“We watched a lot of these young guys come along for the last few years, some of them are in and out at certain times – but we’re going to need everybody at some point this year. Young guys, obviously Andy (Greene) back there as kind of the elder statesman has really helped,” the Devils goalie explained, “and having Johnny Moore and David Schlemko — younger veterans I would say, guys that have been in the league — I think has a calming influence on the younger guys. We’ve just thrown them out there in all situations and I they’ve seemed to respond well so, like I said we’re going to need them down the stretch here. Some of them have never played in the playoffs. We’re going to have to have them elevate their games, just like everyone else, and get in that mentality.”
Damon Severson has just 100 NHL games of experience, all in front of the same goalie, and he knows how important of a player he is to keeping New Jersey in any game against any opponent. “He’s one of the leaders on this team. Just because he’s a goalie, obviously he doesn’t get to wear a letter (on his jersey) or anything like that; but he’s huge for our team,” the 21-year-old said. “He stops so many pucks every night and we know he’s going to be back there saving us.”
WE TALKIN’ BOUT PRACTICE?
Like any player, Schneider has his flaws (though they are very few) that he works on just about every day. The main point of emphasis being his puck-handling, which has gotten better since he first joined the Devils. “Every day pretty much I try to handle pucks and (goaltending coach) Chris Terreri has helped a lot with that. I feel I’ve settled in here, the last little stretch has been more comfortable playing the puck and making better decisions. I have to make sure I continue to do that and just make our zone exits as easy as possible.”
These are things that can also be practiced or reviewed off the ice as well, as Moore, Severson and Schneider explained how crucial the communication is between goalie and defense. “That’s something not just in games, but in practice and video — we’re always picking his brain, trying to make it easy for him,” explained Moore, “because ultimately that is our job, to get it out of our end so he doesn’t have to defend. It’s something we’ve really tried to work on, the communication and the language that we’re using when handing off pucks.”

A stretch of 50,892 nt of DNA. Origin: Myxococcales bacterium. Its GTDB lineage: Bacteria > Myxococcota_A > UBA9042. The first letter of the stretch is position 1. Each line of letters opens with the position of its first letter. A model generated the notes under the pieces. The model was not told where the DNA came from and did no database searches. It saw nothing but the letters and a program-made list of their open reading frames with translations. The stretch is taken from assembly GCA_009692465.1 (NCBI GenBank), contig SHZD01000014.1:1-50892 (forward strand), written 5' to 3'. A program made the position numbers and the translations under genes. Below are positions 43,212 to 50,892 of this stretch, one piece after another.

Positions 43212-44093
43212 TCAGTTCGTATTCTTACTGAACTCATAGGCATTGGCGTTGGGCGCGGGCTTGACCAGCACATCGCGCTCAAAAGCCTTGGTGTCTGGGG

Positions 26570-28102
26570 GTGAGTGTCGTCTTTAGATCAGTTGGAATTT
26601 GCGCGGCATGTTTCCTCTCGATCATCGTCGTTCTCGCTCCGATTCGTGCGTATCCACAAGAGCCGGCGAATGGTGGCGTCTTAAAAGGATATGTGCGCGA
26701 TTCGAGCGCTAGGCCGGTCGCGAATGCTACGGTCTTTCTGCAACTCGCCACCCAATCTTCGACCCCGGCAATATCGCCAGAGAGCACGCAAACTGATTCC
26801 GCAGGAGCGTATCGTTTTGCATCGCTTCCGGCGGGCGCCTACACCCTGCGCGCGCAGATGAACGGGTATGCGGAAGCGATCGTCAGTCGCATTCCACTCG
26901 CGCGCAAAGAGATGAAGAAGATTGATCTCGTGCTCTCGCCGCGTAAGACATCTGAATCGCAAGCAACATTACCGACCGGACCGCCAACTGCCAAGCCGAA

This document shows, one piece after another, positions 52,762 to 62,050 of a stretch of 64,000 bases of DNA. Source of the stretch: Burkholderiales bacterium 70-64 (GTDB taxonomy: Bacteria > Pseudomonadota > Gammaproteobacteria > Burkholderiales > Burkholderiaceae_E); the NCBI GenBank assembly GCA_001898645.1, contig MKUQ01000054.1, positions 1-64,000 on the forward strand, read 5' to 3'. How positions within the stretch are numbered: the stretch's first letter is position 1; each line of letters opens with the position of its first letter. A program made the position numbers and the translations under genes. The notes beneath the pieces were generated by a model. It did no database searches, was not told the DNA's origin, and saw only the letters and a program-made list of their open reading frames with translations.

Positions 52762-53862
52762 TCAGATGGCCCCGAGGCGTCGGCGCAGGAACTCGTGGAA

“We have to (be on the same page),” Schneider told us. “The game is so fast that if you don’t think you have time to make a play, you’re just going to get rid of the puck and turn it over and that’s not what we want. So we want to make sure that guys know they have time to make plays and I think our defense is doing a great job when they do have time to get their heads up and not just throw it away. I’m part of that. I’m part of letting them know what’s around them when their back is turned; I can see the whole ice. When I’m playing the puck it helps a great deal when they are coming back and yelling for it or to let me know what is going on. It’s crucial. You have to communicate at this level and I think we are doing a better and better job with it.”
Severson admitted it has been a point of emphasis more this year than last. “That’s a key thing that we’ve worked on this year with Schneids; him playing the puck, us getting it from him and there’s lots of communication there. That’s a big key in today’s game – talking and figuring out where each other are.”
HEY NOW, YOU’RE AN ALL-STAR
“It’s great and it’s really exciting. It’s a privilege to play in that game and to be recognized like that amongst your peers, I’m proud of that,” the 29-year-old netminder said with a smile when asked about being selected to his first NHL All-Star Game. “I’m going to have a lot of people down there and will try to enjoy it because you may never get that opportunity again.” He also acknowledged that he is looking forward to hanging out with his ex-teammate/tandem partner in Vancouver — Florida’s Roberto Luongo. “It’s a little ironic I guess,” he said with a chuckle, “and a little funny. Obviously we stay in touch and keep tabs on each other; it’ll be good to see him there and catch up.”
Some of his teammates, that were opponents at one point in time, are extremely glad that they are wearing the same colors these days; and that they have some bragging rights too. “I played a couple of games against him when he was in Vancouver and a couple of times here in Jersey. I have a picture of a goal I scored on Schneids,” Palmieri said with a childish grin, “I have to get him to sign that.” After his appearance in Nashville, he can sign it as: Cory Schneider, NHL All-Star.
Dan Rice can be reached via Twitter: @DRdiabloTHW or via Email: firstname.lastname@example.org.